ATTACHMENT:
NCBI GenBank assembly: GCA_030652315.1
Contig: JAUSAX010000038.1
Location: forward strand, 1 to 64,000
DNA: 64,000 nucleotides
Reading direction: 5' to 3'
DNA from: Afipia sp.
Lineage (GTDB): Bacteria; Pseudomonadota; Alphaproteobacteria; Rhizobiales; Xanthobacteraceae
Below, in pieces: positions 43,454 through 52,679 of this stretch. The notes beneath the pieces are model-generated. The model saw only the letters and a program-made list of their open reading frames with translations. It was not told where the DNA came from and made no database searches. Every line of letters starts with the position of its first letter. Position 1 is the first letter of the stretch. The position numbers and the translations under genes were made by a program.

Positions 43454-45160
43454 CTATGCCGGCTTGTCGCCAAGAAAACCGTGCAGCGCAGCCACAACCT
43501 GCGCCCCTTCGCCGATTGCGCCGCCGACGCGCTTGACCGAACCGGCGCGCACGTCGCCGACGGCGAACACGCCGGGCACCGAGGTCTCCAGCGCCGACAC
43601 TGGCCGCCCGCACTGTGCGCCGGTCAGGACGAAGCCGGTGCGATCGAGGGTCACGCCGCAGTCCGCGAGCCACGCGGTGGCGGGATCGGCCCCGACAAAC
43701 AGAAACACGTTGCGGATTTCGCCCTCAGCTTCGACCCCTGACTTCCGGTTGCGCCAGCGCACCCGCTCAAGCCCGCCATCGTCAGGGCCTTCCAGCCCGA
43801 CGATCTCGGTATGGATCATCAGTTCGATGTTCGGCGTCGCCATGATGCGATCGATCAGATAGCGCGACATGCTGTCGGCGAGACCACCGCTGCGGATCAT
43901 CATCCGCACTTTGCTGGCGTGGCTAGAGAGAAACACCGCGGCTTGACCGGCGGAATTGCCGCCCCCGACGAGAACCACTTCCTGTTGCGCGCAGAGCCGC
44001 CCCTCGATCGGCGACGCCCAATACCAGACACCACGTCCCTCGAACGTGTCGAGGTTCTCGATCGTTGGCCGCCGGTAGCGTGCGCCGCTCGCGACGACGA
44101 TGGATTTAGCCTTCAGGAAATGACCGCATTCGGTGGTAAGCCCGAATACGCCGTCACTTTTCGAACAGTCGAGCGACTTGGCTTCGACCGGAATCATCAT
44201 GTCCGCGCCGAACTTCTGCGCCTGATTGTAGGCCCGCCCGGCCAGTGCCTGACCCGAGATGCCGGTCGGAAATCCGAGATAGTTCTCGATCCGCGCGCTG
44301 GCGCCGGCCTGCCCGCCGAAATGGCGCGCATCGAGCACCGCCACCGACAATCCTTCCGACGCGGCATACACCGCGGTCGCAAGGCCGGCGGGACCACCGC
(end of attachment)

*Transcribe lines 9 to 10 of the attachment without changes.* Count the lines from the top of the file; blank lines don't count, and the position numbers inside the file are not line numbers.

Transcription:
Positions 43454-45160
43454 CTATGCCGGCTTGTCGCCAAGAAAACCGTGCAGCGCAGCCACAACCT